Retail bosses call on government to take action against retail crime

The top bosses of major retailers including John Lewis, Sainsbury’s, M&S and Aldi among others have signed a letter calling on the UK government to take more action to protect workers in the face of mounting abuse from customers and thieves.

The letter also counts the bosses of BT, the Post Office and former work and pensions secretary Esther McVey amongst its signatories.

Coinciding with the letter’s publication, the Retail Trust carried out a survey of 1,600 workers from over 200 retailers which highlighted the growing issues of staff abuse in retail. It found that 41 per cent said they are shouted at, spat on, threatened or hit every week, while 47 per cent said that they feel unsafe at work.

Furthermore, the survey found that nine in 10 retail workers have faced abuse at work, with 84 per cent shouted at, a third threatened with violence, 14 per cent physically assaulted and 10 per cent spat on. Rates of abuse have risen from last year, when 34 per cent told the Retail Trust that they experienced it weekly compared to 41 per cent this year.

The report also contains testimonies from shop workers recounting the abuse they had suffered, including a 42-year-old department store manager who said they had been “attacked 20 or 30 times in the last two decades” including an incident which sent them to A&E.

Commenting on the report, Chris Brook Carter, chief executive of the Retail Trust, said: “Every day we’re hearing from people who have been shouted at, spat on, threatened or hit at work, sometimes several times a week, so we’re very concerned. One person told us they were hit around the head by a shoplifter with a metal basket, another was knocked out cold by an angry customer, and this is on top of the vile insults and threats handed out on an all-too-regular basis.”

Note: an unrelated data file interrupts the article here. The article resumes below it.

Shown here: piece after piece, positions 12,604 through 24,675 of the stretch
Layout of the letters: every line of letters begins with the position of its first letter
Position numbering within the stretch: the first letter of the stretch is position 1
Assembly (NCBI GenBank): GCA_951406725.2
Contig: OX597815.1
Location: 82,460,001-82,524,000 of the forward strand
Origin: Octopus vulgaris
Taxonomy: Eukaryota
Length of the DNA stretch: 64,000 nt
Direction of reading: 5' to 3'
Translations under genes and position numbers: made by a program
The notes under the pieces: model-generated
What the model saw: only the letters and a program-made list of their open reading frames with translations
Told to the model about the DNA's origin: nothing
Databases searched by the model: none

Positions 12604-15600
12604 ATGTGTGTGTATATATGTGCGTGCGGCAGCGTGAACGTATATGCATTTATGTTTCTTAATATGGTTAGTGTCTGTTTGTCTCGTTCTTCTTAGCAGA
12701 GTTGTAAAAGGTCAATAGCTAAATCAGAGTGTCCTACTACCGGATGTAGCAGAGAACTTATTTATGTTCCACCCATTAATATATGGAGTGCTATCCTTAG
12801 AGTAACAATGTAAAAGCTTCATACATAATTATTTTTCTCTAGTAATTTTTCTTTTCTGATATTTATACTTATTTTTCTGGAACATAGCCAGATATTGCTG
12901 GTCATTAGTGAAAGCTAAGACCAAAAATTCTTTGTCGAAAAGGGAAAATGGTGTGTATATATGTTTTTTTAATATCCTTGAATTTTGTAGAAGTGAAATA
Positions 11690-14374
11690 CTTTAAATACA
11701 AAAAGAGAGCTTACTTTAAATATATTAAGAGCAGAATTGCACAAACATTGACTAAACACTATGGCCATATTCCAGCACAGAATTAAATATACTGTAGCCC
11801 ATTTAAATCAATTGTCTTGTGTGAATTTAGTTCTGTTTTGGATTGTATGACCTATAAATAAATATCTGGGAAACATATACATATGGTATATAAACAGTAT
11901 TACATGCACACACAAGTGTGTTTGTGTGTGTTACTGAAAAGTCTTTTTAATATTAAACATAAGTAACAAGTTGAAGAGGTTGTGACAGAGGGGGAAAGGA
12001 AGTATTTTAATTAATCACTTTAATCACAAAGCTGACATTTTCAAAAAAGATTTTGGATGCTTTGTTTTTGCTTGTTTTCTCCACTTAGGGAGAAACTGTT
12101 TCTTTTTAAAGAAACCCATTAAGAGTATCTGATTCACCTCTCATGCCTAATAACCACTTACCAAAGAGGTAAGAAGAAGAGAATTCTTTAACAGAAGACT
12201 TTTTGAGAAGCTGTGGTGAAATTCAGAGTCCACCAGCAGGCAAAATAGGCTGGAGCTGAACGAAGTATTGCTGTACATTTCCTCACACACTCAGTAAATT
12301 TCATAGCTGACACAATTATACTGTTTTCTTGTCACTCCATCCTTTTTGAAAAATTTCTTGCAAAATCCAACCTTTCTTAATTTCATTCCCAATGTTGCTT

Helen Dickinson, chief executive of the British Retail Consortium, called for the creation of a “standalone offence to send a clear message that this behaviour will not be tolerated, and to help police allocate appropriate resources to challenge and deter potential offenders.”

Inaction over rising retail crime has been highlighted elsewhere by a new report from the Co-Op which said that police fail to show up in three out of four cases where shopworkers have detained shoplifters. The company said that it had recorded 300,000 incidents of shoplifting, abuse, violence and anti-social behaviour so far this year in its stores.

A spokesperson for the Home Office said: "It is completely unacceptable to threaten or assault shop workers. We have recently put aggravated sentences for assaults on shop workers into law, showing that these crimes will not be tolerated."

Last month, the government announced the creation of the Retail Crime Action Plan, which sets out advice for retailers on how to provide the best possible evidence for police to pursue in any case.

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